Increasingly when I have been wandering around Westfields looking for new shiny gew-gaws to keep me distracted from reality, I have been stopped by young attractive women in uniform with foreign accents. Lucky you, I hear you cry, but there is a catch. They all want money. Specifically they want me to donate to a charity, like save the children or feed the leopards or man the yardarms or whatever. Now, I give money to charity. Not much, I'll be the first to admit, but I'm willing to fork out over a worthy cause. But the problem is, that isn't enough for this latest breed of, lets face it, beggars. That's what they do, they beg for money. I'm not judging, merely pointing out the facts. They don't want me to hand over a lobster and go on my merry way. Oh, no. They want to sign me up and take money out of my bank account automagically every month. Deary, me, where DO I sign up for that? That sounds like a great option. I'd LOVE to have my wages garnished. Kind of like paying child support for children I never had in a country I've never been to. And when I refuse to give someone access to suck money out of my bank account at will, they accuse me of being a typical man and afraid of commitment. Well, I am, but they don't know that.

Wednesday, December 10, 2003

The PowerBall lottery is up to $30,000,000 first prize - and nowadays with the dollar the way it is, that means something! Admittedly you could probably only buy a small outdoor toilet given Sydney property prices, but it's something. A bloke at work (who prefers to remain nameless) said the first thing he would do is quit. I disagree. I'd like to take the time to burn my bridges first. I'd go in to work as normal, then tell all the people I don't like what I really think of them, ending up in the bosses office ranting and raving about what a hellhole the place is before security drag me out of the building by the collar, kicking and and screaming and frothing at the mouth. People have said to me, "but I like the people I work with, I like my job and my boss." To these poor deluded souls I say don't enter the bloody lottery! You're spoiling the odds for the rest of us.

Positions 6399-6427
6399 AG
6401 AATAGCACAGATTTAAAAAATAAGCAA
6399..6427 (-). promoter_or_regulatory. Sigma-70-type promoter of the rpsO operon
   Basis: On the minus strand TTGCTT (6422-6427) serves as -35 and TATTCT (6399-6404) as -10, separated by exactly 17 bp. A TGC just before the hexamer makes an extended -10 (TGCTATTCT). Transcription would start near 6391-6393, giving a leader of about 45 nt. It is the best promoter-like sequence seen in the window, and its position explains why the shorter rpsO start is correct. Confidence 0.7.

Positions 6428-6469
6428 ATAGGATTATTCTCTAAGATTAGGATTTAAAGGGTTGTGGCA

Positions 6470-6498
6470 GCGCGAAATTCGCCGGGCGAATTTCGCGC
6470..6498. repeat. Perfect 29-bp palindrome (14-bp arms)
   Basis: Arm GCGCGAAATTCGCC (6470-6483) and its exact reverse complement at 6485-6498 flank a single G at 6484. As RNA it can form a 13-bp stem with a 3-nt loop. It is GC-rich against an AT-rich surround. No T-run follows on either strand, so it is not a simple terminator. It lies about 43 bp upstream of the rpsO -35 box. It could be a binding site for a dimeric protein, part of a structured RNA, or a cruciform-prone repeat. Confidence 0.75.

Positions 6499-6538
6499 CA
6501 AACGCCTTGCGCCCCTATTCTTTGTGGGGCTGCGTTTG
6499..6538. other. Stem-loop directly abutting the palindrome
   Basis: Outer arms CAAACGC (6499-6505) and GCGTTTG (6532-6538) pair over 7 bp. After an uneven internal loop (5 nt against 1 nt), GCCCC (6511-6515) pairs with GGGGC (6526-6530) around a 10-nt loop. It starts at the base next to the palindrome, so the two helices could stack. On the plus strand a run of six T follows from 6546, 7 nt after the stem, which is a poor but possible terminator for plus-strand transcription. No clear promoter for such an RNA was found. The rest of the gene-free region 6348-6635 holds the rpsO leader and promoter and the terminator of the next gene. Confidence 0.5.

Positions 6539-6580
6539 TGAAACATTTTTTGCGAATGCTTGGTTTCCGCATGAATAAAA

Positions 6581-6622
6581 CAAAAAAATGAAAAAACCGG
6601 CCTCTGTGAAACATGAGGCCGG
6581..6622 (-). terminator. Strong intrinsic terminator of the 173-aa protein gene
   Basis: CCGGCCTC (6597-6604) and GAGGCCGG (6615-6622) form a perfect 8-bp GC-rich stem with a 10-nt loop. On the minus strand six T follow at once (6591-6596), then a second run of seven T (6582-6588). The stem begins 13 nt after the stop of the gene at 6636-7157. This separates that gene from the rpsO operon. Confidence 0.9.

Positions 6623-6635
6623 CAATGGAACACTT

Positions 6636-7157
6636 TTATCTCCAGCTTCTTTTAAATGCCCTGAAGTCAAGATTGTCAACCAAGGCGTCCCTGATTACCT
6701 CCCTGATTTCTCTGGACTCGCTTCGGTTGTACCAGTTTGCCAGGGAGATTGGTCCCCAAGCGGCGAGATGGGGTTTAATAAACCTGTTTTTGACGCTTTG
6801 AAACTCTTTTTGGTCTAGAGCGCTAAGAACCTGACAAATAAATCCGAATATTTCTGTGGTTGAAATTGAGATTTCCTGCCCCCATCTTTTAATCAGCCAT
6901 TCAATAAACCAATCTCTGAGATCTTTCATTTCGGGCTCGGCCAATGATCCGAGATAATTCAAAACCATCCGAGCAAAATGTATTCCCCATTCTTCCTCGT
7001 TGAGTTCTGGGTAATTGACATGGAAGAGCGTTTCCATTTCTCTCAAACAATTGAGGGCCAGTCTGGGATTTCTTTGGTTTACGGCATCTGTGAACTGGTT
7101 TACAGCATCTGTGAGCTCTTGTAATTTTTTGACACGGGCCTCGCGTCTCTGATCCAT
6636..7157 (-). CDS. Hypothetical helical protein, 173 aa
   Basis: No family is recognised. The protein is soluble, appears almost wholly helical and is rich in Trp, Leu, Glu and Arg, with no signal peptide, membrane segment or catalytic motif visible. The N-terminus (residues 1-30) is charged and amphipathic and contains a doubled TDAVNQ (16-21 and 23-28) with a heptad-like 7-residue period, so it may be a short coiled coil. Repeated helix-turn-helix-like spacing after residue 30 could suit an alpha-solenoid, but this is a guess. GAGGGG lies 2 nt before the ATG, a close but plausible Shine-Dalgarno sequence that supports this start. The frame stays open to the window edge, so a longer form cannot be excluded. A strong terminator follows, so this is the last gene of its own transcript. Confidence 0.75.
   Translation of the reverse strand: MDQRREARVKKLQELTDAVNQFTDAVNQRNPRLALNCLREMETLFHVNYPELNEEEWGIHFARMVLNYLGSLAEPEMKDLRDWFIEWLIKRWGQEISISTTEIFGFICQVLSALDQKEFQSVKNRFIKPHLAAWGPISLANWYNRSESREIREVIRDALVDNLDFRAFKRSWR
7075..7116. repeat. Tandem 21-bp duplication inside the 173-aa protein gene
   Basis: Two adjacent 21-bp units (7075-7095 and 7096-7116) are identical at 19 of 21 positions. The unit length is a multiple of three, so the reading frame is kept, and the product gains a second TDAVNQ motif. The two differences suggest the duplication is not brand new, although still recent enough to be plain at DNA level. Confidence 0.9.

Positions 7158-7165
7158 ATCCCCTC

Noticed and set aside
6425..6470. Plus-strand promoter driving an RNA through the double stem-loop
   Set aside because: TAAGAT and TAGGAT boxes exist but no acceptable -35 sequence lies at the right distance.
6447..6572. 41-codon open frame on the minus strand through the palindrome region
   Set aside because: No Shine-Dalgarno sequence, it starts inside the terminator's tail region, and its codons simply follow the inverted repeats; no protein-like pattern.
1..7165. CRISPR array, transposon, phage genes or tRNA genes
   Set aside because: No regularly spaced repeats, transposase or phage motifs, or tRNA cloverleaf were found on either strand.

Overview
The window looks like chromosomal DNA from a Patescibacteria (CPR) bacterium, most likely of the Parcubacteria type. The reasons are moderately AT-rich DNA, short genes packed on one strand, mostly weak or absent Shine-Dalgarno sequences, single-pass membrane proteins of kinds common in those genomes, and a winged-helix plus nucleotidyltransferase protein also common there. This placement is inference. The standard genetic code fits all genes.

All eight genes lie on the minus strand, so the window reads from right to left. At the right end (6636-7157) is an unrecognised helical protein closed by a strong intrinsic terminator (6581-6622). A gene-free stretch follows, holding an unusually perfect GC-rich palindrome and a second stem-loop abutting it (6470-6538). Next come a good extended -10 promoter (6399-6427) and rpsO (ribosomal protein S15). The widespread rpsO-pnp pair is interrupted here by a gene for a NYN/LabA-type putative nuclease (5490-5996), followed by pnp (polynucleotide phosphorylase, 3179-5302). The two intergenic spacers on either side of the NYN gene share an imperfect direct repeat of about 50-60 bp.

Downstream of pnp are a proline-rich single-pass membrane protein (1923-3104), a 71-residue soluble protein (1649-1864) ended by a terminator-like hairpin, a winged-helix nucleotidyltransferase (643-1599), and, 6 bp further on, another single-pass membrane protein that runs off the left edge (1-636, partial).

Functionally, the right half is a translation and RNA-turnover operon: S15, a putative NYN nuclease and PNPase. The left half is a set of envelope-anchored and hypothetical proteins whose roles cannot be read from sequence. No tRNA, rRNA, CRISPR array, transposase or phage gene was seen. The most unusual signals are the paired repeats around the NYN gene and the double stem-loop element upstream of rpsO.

Wednesday, December 03, 2003

I spent the weekend at my parents place in my hometown in Country NSW. I should point out that although I've lived in Sydney for over ten years I actually grew up in a smallish town Which Will Remain Nameless, mostly for legal reasons. I'll give you a hint though - the cicadas there are going NUTS this summer. Deafening.

While I was there I spent a couple of hours in Kmart doing some Xmas shopping. I was nearly knocked over by the breathtakingly ugly appearance of a lot of the people shopping there. It appears that 9/10 of the inhabitants of my hometown could find employment as circus freaks if they so desired, in between shifts at the acid-factory and working as extras in Mad Max films. The town breeds some sort of mutant hillbilly westie redneck variant. I don't remember if it was always that way and my absence has given me some perspective, but take a quick look at the pic at the top of this page tell me if you think I'm in the relatively normal humanoid 10% or if I'm in the circle-working, good-trackie-dak-wearing, gorilla-biscuit-looking, penrif-panfers-supporting, angels-rads-coldchisel-fan 90%. On second thoughts, don't.

I overheard the following conversation;
"Was it your birthday yesterday, Blake?"
"Sorry, Brock. And were you seven or eight?"
As amusing as that exchange was, I was struck by the kids name. Apologies to all the teeming millions of Brocks out there, but can you get a more Westie name than that? Why not call your kid Monaro and be done with it?
"These are my kids Brock, Monaro, Moffatt, Torana, Brabham, Charger and Dickjohnson. Oh and Bargwanna is on the way."
Pardon me for being old fashioned, but whatever happened to John, Paul, George and...well, not Ringo, but Matthew, Mark, Luke and Simon? Or would that be too judeo-christian-centric and therefore culturally excluding to the Zoroastrians, Sethians, Callithumpians and the Temple of Herectical Zealots?

Don't get me wrong, Brock is probably a good kid and it isn't his fault his parents are bogans. After all, who among us gets to choose his own name? I just reckon Australia needs less Brocks, Dylans, Jordans, Ashtons and Beckhams and more Trevors, Ians, Bruces and Rodneys.

Apologies to the Brocks, Dylans, Jordans, Ashtons and Beckhams reading this and polishing knives.